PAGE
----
What is rewilding?
Parts of our planet, particularly the British Isles, have had much of their fauna exterminated.
Rewilding is the reversing of this extermination. It is a branch of conservation that doesn’t just protect habitats but creates them, that doesn’t just save endangered animals but returns them.
And to get started, rewilding depends on humans such as yourself. After you’ve written to your politicians, signed a few petitions, lent your copy of Feral to a friend and maybe volunteered at a local rewilding project, you might want to take things into your own hands. After all, the land immediately around you is part of our de-wilded landscape.
This Mini Rewilding Guide is organised into seven overlapping themes:
Where to rewild
Where to rewild
Don’t have access to a garden? Why not rewild your…
You might already have a local rewilding movement – especially if you live near the Isle of Arran, Horsham, the Lake District’s Ennerdale Water or London’s River Wandle. Trees for Life are always on the lookout for volunteers.
In a recent Facebook Q&A, rewilding writer George Monbiot suggested “people creating wildlife corridors through their gardens, by collaborating with their neighbours to create continuous habitat.”
This could be as simple as creating (or not closing) gaps at the bottom of your fences.
Such tiny adjustments would immediately slow the decline of hedgehogs, and in a few years, with a few more neighbours and a couple more tiny adjustments, what’s to stop other animals following them?
Imagine a neighbourhood visited by badgers, night herons, shrews, red squirrels, wart-biters, stoats, weasels or even the occasional pine marten.
Why not remove the fence entirely?
Our urban areas are greener than you might think, with many gardens only a few centimetres of fence away from being continuous habitat.
This accounts for 1-3.7 per cent of total land use – potentially 9,000km² of shared habitat.
A couple of wildlife bridges/tunnels to navigate those main roads, and if we wanted to, we could be part of something close to a jungle.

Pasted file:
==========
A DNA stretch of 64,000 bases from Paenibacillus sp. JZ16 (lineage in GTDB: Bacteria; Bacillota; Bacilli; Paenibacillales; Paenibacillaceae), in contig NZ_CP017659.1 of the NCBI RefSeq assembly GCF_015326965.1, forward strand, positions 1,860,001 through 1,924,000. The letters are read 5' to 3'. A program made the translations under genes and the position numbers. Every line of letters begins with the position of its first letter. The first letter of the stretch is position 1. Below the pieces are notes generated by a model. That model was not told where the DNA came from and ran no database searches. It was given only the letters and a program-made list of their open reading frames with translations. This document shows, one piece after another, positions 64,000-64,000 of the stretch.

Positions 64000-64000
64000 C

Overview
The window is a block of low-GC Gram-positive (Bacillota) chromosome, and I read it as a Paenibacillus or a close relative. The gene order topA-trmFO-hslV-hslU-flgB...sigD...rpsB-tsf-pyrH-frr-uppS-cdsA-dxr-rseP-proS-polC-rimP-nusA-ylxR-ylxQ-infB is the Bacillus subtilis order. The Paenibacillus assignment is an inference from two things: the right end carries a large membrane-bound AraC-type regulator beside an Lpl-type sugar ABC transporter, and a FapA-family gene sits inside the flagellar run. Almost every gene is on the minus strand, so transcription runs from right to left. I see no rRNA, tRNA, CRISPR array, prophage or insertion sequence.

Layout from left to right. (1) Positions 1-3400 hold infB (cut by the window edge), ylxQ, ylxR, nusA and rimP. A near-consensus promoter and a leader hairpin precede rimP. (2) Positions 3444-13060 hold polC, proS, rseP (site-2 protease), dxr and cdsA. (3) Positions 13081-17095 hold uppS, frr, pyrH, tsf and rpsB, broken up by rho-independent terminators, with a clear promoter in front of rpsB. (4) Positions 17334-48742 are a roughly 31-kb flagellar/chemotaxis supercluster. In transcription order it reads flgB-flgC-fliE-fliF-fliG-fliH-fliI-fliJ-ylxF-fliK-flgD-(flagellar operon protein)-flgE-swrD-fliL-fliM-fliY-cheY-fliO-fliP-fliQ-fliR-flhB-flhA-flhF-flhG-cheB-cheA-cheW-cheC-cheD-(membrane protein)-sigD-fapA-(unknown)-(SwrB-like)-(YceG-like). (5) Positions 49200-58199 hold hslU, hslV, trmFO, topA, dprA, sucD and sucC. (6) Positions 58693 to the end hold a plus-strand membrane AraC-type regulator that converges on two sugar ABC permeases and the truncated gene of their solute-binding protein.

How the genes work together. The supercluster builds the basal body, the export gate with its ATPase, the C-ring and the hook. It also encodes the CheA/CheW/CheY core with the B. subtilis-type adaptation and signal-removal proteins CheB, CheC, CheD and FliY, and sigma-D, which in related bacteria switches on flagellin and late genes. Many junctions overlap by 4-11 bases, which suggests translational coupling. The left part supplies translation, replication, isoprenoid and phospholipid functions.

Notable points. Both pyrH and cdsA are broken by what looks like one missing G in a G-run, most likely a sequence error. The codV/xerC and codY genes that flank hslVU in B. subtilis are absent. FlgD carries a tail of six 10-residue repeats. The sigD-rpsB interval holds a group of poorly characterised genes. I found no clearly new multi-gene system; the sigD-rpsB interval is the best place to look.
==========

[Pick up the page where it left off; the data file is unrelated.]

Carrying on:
The word lawn comes from the Middle English laund – meaning a glade or opening in the woods.
The European aristocracy used lawn as a status symbol, displaying to their friends and serfs that they owned so much land they didn’t even need to use it for anything.
These mini-pastures behind our houses might also be part of what George Monbiot has called agricultural hegemony.
Whatever its social context, lawn is essentially a monoculture. This means that in terms of wildlife friendliness it is only a modest step up from plastic astroturf and poured concrete.
That said, lawns have become part of our lifestyles. Many of our sports and other cultural activities rely on them. As Chris Packham explains in the video below, rewilding is not about destroying all lawns, it’s about “building a mosaic”:
“The park has to be something for many people. It has to be a place where people want to walk their dogs, where they want to jog, where they want to sit and have their lunch, and where they want to kick a football or hit a cricket ball about. But it’s a question of building a mosaic. We don’t ask for the whole park … if there were strips of it, then it would be a resource that people could enjoy, it would open their eyes to the fact that life is richer with it. But at the same time they could be kicking a football alongside it.”
Why not leave parts of lawn to regrow into grass?
You should also leave dandelions alone if you want to welcome bees, hoverflies, beetles, butterflies, birds, rabbits, hares and maybe even some larger mammals if you’re lucky.
Another very easy rewilding task is resisting the urge to rake up all your leaves. Leaf them alone, or at least pile them somewhere nearby. This is for hedgehogs, caterpillars, butterflies, moths, frogs, toads, newts, beetles, grasshoppers, snakes and countless other species (many of which hunt slugs).
The UK has lost almost half a million ponds in the last century, and more than 100 priority species depend on them.